The LS has sold in Japan for about 17 years without the Lexus logo. But that in itself should not have hindered LS sales since Toyota has sold other expensive cars in Japan without a Lexus logo.
  • garyh1garyh1 Posts: 386
    Thought you folks might find interesting the following highlights from an article in the LA Times 11/15/06:

    In Japan, a Lexus just doesn't have that cachet

    Despite its popularity in the U.S., the Toyota brand faces skeptical consumers at home.


    ... in Japan, most luxury car buyers have eyeballed the Lexus, kicked its tires and said, "Give me something European."

    Germany's Mercedes and BMW are still the luxury cars of choice in Japan. Mercedes, owned by DaimlerChrysler, sold more than 58,000 cars in Japan last year; BMW has delivered 38,400 in the first 10 months of 2006....

    When Lexus made its debut in Japan in September last year, Toyota executives said they expected to sell 50,000 to 60,000 vehicles in the first year. They have sold just half that after more than 14 months on the market.

    "The reality is that, ironically for Toyota, Japan is proving to be a difficult market," said Christopher Richter, an auto industry analyst at CLSA Asia Pacific in Tokyo. "Their difficulty here is that there is greater panache in owning a Mercedes or a BMW. In the U.S., the Lexus is a sensible reward for personal success.

    "But in Japan, people want something that says, 'Hey, I spent stupid money on a car.' "

    Getting that kind of reaction with a Lexus is difficult in Japan, where the name still means Toyota and doesn't generate much of a frisson. Unlike in the U.S., where Toyota established Lexus as an independent premium brand, Lexus models sold in Japan were all previously marketed as Toyotas: the Altezza, the Aristo, the Soarer and the Celsior.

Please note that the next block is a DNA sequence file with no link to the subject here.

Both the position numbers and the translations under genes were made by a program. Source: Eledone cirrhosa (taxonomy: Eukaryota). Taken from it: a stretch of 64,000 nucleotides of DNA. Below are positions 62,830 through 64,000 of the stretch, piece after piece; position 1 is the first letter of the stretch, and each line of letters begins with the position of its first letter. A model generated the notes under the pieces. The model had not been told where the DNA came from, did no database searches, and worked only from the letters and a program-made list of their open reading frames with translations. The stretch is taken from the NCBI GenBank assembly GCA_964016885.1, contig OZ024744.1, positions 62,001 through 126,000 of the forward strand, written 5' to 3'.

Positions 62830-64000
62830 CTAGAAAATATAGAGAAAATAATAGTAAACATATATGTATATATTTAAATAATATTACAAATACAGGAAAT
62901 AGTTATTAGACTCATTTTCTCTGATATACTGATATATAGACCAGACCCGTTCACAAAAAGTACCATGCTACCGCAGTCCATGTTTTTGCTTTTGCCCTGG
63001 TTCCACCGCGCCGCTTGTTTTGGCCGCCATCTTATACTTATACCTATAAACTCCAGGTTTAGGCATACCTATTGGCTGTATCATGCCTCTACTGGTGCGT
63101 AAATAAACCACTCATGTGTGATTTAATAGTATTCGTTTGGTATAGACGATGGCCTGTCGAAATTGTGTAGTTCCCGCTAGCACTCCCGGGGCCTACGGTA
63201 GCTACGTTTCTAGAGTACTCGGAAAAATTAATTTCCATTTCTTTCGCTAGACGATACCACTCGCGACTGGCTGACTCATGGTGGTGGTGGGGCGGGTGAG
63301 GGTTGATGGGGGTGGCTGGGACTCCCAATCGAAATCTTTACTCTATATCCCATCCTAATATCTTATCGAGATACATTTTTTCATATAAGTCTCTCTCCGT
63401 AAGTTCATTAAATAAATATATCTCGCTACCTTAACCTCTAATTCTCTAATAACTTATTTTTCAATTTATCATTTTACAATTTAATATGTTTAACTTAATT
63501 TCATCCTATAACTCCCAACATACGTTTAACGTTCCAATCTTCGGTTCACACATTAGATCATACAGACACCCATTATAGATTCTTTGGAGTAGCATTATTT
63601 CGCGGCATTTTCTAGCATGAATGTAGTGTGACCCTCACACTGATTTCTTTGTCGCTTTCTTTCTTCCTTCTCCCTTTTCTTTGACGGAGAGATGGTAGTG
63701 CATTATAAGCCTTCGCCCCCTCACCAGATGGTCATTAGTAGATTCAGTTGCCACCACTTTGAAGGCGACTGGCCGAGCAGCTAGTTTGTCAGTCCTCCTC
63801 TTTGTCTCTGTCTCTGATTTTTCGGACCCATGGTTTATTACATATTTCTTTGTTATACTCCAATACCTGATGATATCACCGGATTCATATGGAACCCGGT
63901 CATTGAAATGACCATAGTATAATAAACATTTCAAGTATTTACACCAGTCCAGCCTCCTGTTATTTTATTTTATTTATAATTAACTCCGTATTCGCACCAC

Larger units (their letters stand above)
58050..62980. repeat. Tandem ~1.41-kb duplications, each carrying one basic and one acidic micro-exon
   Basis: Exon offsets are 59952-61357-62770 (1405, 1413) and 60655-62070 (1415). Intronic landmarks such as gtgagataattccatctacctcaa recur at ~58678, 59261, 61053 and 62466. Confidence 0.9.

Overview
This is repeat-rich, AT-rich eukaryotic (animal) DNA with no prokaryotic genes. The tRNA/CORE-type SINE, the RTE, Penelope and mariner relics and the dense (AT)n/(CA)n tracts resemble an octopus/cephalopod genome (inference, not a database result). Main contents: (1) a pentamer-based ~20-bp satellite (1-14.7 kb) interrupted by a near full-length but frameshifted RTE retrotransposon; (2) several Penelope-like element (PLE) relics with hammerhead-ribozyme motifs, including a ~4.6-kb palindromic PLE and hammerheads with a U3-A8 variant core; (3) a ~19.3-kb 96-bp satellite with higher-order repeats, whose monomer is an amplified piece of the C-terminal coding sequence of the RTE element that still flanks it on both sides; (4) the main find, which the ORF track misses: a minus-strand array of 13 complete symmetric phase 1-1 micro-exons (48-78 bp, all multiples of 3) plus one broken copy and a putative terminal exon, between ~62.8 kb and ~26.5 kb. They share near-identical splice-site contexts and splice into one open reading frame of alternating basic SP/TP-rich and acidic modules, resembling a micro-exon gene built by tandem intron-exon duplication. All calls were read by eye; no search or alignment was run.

"Lexus models are just changed models of Toyota cars that didn't sell well in Japan," said Makiteru Ishikawa, an auto industry journalist and a panelist who helps select the prestigious Japan Car of the Year.

    He said Toyota's corporate culture remained too focused on high volumes, failing to understand that premium cars must be exclusive, not just expensive.

    Toyota executives acknowledge that the launch has been slower than hoped.

    "We don't know why they are a little more cautious about buying Japanese for luxury," said Paul Nolasco, a Toyota spokesman in Tokyo. The problem is not that no one knows the Lexus name, he said.

    Toyota's research surveys put Lexus brand awareness at 84% of potential car buyers, about 10 percentage points below BMW and Mercedes but still a high level of penetration.

    The problem is that Lexus is far behind Mercedes when respondents were asked whether the car represented luxury (though it polled roughly the same as BMW in that category)....

    "I know the mechanics of Japanese cars are excellent, but to me, the outside looks are similar to every other Japanese car," said Emi Bamba, 57, who has been driving a Mercedes for the last 20 years.

    She drove a Cadillac before that after she saw how easily her Japanese Mazda was crushed in a traffic accident. "Japanese cars don't make any impact on me," Bamba said.

    That failure is clearly galling to Toyota, which is accustomed to generating mostly happy corporate news. Toyota is not just the world's most profitable auto manufacturer. It is in the passing lane preparing to overtake General Motors Corp. as the world's largest seller of cars.

    With its pioneering hybrid cars, Toyota continues to swipe market share from Detroit's automakers and saw its profit soar to $3.44 billion in the last fiscal quarter alone.

    Toyota's Nolasco said the news wasn't all bad. Sales of Lexus' IS and GS sedan series have captured nearly one-third of the market against the Mercedes and BMW brands they compete against, he said. And in September, Toyota added the LS460 to the lineup, selling 12,000 of its most extravagant model so far.